Garcilaso de la Vega (poet)

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Garcilaso de la Vega

Supuesto retrato de Garcilaso de la Vega.jpg
Portrait at the New Gallery, Kassel
BornGarcía Laso de la Vega
15 February 14981503
Toledo, Castile (present-day Spain)
Died(1536-10-14)14 October 1536 (aged 3338)
Nice, Duchy of Savoy (present-day France)

Garcilaso de la Vega, KOS (c. 1501 – 14 October 1536) was a Spanish soldier and poet. Although not the first or the only one to do so, he was the most influential poet to introduce Italian Renaissance verse forms, poetic techniques, and themes to Spain. He was well known in poetic circles during his lifetime, and his poetry has continued to be popular without interruption until the present. His poetry was published posthumously by Juan Boscán in 1543, and it has been the subject of several annotated editions, the first and most famous of which appeared in 1574.



Garcilaso was born in the Spanish city of Toledo between 1498 and 1503. [1] Clavería Boscán affirms he was born between 1487 and 1492, [2] and another sources affirms he was born in 1501. [3] His father Garcilaso de la Vega, the third son of Pedro Suárez de Figueroa, was a nobleman and ambassador in the royal court of the Catholic Monarchs. [4] His mother's name was Sancha de Guzmán. [5]

Garcilaso was the second son which meant he did not receive the mayorazgo (entitlement) to his father's estate. However, he spent his younger years receiving an extensive education, mastered five languages (Spanish, Greek, Latin, Italian and French), and learned how to play the zither, lute and the harp. When his father died in 1509, Garcilaso received a sizeable inheritance.

Cover of The works of Boscan and Garcilaso de la Vega in 4 books, 1543 Obras de Boscan y Garcilaso de la Vega.jpeg
Cover of The works of Boscán and Garcilaso de la Vega in 4 books, 1543

After his schooling, he joined the military in hopes of joining the royal guard. He was named "contino" (imperial guard) of Charles V in 1520, and he was made a member of the Order of Santiago in 1523.

There were a few women in the life of this poet. His first lover was Guiomar Carrillo, with whom he had a child. He had another suspected lover named Isabel Freire, who was a lady-in-waiting of Isabel of Portugal, but this is today regarded as mythical. [6] In 1525, Garcilaso married Elena de Zúñiga, who served as a lady-in-waiting for the King's favorite sister, Leonor. Their marriage took place in Garcilaso's hometown of Toledo in one of the family's estates. He had six children: Lorenzo, an illegitimate child with Guiomar Carrillo, Garcilaso, Íñigo de Zúñiga, Pedro de Guzmán, Sancha, and Francisco.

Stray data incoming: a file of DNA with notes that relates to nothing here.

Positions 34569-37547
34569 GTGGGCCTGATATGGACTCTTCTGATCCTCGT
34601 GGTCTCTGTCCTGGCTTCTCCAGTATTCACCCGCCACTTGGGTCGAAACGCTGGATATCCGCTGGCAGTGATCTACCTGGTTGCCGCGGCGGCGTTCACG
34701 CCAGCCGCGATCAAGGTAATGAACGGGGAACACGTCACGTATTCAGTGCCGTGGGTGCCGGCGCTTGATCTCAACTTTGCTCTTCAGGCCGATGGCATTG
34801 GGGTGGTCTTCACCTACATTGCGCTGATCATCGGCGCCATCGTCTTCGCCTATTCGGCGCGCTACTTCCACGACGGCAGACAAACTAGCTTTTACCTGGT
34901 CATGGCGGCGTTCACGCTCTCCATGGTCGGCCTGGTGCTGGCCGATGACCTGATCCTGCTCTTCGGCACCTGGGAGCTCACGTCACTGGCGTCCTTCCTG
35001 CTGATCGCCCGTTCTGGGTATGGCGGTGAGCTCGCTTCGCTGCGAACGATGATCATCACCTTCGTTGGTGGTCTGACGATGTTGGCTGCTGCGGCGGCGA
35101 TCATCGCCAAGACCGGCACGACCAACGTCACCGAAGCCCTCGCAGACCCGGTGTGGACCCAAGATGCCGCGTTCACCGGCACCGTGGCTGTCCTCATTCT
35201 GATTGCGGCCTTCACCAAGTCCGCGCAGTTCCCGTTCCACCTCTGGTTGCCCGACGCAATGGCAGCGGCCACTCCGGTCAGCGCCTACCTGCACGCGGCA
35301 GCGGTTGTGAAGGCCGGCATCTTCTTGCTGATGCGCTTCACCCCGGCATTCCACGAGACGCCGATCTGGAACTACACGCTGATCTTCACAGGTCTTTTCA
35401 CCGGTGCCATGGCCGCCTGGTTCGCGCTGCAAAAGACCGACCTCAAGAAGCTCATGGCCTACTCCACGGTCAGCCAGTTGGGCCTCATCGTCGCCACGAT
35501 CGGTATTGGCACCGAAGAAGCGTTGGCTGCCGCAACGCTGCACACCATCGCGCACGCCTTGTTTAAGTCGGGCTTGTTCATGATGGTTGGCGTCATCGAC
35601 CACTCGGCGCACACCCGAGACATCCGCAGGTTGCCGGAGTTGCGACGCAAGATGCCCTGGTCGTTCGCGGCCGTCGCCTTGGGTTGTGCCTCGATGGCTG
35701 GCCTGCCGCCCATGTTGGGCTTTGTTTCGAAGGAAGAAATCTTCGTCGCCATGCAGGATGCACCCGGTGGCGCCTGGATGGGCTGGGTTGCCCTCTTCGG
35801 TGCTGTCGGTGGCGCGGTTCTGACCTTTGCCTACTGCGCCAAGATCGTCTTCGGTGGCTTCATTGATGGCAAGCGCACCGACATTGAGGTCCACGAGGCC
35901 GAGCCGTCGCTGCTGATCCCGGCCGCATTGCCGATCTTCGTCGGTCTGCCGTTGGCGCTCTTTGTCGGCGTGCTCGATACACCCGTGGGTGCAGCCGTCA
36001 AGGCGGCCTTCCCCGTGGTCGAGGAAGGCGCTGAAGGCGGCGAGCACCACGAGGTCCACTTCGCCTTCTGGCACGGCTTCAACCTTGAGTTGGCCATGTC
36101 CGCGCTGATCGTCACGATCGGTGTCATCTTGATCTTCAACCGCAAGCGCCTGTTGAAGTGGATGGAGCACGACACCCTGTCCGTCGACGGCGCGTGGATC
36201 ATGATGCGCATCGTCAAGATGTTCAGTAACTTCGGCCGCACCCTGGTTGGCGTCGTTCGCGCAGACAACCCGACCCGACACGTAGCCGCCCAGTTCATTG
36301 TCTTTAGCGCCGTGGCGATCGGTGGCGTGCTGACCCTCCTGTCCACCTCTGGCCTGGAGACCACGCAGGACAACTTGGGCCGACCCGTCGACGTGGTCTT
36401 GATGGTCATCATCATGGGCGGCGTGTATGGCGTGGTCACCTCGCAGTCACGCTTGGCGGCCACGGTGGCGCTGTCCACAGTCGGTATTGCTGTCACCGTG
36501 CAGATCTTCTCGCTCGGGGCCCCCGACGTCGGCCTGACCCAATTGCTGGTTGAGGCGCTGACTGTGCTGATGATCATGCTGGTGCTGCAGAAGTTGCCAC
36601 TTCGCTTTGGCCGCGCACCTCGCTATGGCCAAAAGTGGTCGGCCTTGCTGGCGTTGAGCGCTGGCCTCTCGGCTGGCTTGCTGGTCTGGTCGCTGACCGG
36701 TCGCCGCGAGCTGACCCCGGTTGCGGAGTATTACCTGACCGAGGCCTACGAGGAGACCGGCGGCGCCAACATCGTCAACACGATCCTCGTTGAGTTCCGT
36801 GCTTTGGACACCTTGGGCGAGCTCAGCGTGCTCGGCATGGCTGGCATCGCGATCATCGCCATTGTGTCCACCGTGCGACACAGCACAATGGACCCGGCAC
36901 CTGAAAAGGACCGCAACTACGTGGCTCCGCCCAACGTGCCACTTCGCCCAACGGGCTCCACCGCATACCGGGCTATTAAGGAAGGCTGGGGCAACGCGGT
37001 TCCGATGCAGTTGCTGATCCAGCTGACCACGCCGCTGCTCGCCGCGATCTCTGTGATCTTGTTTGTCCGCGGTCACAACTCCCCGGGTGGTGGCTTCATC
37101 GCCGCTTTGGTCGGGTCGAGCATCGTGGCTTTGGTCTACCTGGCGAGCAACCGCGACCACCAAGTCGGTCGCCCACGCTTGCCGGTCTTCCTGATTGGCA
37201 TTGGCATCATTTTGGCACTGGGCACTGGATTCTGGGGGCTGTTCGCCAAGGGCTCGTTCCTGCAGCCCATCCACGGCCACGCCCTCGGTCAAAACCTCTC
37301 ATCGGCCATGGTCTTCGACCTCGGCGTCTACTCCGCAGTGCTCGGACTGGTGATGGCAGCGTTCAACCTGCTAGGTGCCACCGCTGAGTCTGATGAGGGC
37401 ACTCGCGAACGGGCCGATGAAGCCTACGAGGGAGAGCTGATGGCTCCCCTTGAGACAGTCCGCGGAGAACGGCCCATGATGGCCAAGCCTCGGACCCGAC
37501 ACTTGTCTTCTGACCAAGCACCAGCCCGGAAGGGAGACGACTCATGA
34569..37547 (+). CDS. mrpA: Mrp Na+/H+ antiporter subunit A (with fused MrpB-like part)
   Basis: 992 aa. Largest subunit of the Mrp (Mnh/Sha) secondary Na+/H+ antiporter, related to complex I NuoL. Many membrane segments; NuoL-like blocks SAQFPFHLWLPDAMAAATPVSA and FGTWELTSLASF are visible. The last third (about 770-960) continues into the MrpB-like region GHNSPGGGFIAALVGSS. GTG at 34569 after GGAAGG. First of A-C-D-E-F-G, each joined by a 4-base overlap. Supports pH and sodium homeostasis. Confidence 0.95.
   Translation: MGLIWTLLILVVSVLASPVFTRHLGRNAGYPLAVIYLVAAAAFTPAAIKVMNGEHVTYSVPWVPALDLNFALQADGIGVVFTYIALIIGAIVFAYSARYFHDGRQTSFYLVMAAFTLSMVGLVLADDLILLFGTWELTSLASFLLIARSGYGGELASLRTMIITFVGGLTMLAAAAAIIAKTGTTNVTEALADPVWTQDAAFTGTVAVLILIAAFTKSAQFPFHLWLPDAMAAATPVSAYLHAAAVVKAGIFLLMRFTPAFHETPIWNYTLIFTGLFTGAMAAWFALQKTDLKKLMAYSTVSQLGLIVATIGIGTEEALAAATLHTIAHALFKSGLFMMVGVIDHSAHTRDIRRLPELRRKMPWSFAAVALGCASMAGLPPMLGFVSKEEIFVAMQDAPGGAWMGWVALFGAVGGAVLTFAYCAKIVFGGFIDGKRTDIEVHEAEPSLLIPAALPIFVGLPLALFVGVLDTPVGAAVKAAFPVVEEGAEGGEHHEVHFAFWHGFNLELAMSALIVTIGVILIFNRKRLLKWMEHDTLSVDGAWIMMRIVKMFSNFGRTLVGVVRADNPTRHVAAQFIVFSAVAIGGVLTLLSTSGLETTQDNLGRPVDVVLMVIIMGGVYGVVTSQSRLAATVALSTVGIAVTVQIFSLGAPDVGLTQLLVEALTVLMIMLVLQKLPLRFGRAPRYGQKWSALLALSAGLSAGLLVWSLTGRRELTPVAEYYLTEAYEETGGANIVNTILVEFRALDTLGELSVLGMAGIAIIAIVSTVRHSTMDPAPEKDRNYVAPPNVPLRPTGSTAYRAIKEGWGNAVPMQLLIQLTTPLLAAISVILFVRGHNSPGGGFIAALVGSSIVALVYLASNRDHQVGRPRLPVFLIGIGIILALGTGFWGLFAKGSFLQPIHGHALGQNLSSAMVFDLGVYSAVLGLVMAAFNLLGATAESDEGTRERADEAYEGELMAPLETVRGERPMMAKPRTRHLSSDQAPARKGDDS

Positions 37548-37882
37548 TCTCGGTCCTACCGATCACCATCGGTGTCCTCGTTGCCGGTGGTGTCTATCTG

Garcilaso's military career meant that he took part in the numerous battles and campaigns conducted by Charles V across Europe. His duties took him to Italy, Germany, Tunisia and France. In 1532 for a short period he was exiled to a Danube island where he was the guest of the Count György Cseszneky, royal court judge of Győr. Later in France, he would fight his last battle. The King desired to take control of Marseille and eventually control of the Mediterranean Sea, but this goal was never realized. Garcilaso de la Vega died on 14 October 1536 in Nice, after suffering 25 days from an injury sustained in a battle at Le Muy. His body was first buried in the Church of St. Dominic in Nice, but two years later his wife had his body moved to the Church of San Pedro Martir in Toledo.


Garcilaso de la Vega is best known for his tragic love poetry that contrasts the playful poetry of his predecessors. He seemed to progress through three distinct episodes of his life which are reflected in his works. During his Spanish period, he wrote the majority of his eight-syllable poems; during his Italian or Petrarchan period, he wrote mostly sonnets and songs; and during his Neapolitan or classicist period, he wrote his other more classical poems, including his elegies, letters, eclogues and odes. Influenced by many Italian Renaissance poets, Garcilaso adapted the eleven-syllable line to the Spanish language in his sonetos (sonnets), mostly written in the 1520s, during his Petrarchan period. Increasing the number of syllables in the verse from eight to eleven allowed for greater flexibility. In addition to the sonetos, Garcilaso helped to introduce several other types of stanzas to the Spanish language. These include the estancia , formed by eleven- and seven-syllable lines; the "lira", formed by three seven-syllable and two eleven-syllable lines; and endecasílabos sueltos, formed by unrhymed eleven-syllable lines.